The most obvious challenge is the size and the names printed in ballot paper itself, which will be unique in each of the provinces and municipalities. “We will have more than 1,600 distinct ballots, to include the district races,” Callanta says.
 
Callanta says depending on the number of candidates in the local races, ballot sizes in each municipality, or cities could vary. For example, one town may have as many as 100 candidates for municipal councilors and the neighboring town as few as 20 aspirants. “It is not far-fetched that some ballots may be as long as five meters and others one meter. We are not yet talking about the party-list groups which may number more than a hundred.”
 
Too, it is doubtful whether the National Printing Office, burdened with the responsibility of printing 1,600 distinct ballots, and in different quantities (depending on the population of the municipality, district or city) could be up to the job, with the limited time allotted for the printing of the ballots. Commissioner Nicodemo Ferrer says printing of the ballots will start in April.
 
Ferrer says Comelec will require the participating bidders to come up with a uniform ballot size that could contain as many as 300 names back to back, to address the issue of uneven number of candidates. The front ballot box will be for the national positions and the back page for the local positions
 
Nov. 30 deadline
 
Under the law, the NPO (or the Bangko Sentral ng Pilipinas) is the official printer of the ballots but allows the hiring of private printers if necessity requires it. The practice of tapping private printers, while it ensures that the deadline is met, has raised suspicions on the integrity of the ballots.
 
For the May 2010 preparations, such situation is likely to happen again, even when the deadline for the filing of certificate of candidacy in both the local and national races would be earlier than usual.
 
The Comelec has set the deadline for the filing of COC on November 30, five months before the poll exercise. Within this period, the Comelec is expected to prune the list of candidates for printing in the ballot.
 
The pruning of the list of national and local candidates, including the party-list groups, before the ballots are printed, is not as easy as it seems despite the early deadline.
 
In the local level where the race is more intense and personal, candidates are known to resort to strategies and tricks to undermine their rivals. One might resort to fielding candidates meant to confuse voters between the legitimate and the nuisance candidates.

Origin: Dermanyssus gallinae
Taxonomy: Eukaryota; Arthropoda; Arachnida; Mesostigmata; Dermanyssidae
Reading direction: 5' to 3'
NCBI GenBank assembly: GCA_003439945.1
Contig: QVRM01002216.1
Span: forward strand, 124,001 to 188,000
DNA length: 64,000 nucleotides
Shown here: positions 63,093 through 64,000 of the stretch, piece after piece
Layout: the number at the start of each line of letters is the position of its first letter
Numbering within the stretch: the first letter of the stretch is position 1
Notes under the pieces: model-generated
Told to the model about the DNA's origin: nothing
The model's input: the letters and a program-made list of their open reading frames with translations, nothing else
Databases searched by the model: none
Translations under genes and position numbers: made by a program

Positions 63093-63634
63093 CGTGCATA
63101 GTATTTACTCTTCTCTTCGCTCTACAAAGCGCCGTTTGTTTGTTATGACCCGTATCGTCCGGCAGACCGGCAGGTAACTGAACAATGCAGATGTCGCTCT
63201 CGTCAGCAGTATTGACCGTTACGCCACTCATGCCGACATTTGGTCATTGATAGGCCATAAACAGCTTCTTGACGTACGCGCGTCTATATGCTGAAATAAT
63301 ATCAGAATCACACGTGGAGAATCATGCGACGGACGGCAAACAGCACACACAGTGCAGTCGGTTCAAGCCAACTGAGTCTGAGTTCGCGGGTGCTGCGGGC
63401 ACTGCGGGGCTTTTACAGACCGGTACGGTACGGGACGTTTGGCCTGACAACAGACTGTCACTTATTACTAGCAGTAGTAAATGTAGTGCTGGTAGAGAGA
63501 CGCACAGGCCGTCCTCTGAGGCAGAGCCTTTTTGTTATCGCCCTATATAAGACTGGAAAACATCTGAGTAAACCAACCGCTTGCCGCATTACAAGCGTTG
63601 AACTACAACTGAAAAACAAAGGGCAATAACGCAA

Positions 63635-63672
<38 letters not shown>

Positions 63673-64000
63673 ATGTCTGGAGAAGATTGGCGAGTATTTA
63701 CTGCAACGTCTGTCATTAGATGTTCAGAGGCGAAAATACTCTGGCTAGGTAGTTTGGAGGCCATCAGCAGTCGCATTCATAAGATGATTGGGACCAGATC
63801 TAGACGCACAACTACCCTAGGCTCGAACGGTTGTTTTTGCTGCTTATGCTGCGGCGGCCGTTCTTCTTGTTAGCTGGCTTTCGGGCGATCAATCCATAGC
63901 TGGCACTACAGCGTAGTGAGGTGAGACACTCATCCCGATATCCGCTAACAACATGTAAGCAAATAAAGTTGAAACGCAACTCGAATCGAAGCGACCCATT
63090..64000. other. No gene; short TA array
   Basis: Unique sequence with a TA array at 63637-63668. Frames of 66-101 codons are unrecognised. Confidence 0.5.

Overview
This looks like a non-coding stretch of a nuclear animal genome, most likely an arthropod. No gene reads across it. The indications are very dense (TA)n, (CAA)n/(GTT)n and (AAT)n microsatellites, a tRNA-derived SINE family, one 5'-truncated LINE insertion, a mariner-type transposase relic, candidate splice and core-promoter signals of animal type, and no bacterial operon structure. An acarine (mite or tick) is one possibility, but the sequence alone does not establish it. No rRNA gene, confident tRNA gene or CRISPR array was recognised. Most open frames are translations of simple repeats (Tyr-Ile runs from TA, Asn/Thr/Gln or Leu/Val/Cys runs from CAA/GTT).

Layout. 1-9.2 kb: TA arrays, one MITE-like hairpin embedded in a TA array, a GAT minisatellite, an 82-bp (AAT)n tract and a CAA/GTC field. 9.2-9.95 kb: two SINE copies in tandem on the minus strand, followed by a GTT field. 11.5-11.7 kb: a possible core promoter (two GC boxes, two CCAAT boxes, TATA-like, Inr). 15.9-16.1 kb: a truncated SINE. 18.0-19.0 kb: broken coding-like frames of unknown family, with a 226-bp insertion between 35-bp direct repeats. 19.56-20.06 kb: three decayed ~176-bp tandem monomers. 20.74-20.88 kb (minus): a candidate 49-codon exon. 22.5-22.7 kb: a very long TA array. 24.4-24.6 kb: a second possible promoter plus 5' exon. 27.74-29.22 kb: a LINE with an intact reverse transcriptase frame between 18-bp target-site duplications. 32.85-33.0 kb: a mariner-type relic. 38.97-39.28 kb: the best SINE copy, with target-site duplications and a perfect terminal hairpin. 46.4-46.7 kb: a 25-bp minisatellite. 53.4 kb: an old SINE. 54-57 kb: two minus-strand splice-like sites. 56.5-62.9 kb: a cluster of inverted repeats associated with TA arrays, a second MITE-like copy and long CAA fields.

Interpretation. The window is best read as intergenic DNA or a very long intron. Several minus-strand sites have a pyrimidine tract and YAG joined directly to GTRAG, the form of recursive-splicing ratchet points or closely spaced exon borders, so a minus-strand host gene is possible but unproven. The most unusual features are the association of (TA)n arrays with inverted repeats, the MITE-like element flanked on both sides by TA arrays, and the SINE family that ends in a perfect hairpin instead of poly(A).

In previous elections, the deadline in the in the filing of COC for local candidates is set 45 days before the elections (for the national positions, 90 days). Removing the nuisance candidates starts from the deadline and continues during the campaign period—a period that incidentally helps Comelec in weeding out those who are only out to make a mockery of the elections.
 
But with the COC deadline still months away before the campaign period, there is no way that Comelec could justifiably strike out nuisance candidates from the official list since the campaign has not yet officially begun, Callente argues. “What would be the basis of Comelec? What if a local candidate or candidates declared as nuisance are able to come up with money to finance their campaign between Nov. 30 and the official campaign period? In the meantime, there is the deadline to print the ballots.”
 
The delay in resolving qualification issues of local candidates could affect the printing of ballots, Callanta adds.
 
Transparent
 
For almost two decades, the automation of elections has been the Holy Grail of the Comelec.
 
It came close in automating the 2004 national race but the intervention of the Supreme Court –it struck down the project for alleged violation of the bidding process– denied Comelec what could have been a historic first.
 
This time, learning from that fatal experience, the Comelec has vowed to be transparent and make it work. –Aries C. Rufo, Abs-bnnews.com/Newsbreak